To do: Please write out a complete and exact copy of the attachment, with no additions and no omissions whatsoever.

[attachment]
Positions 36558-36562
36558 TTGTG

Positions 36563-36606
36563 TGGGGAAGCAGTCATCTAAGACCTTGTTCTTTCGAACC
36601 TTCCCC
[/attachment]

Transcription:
Positions 36558-36562
36558 TTGTG

Positions 36563-36606
36563 TGGGGAAGCAGTCATCTAAGACCTTGTTCTTTCGAACC
36601 TTCCCC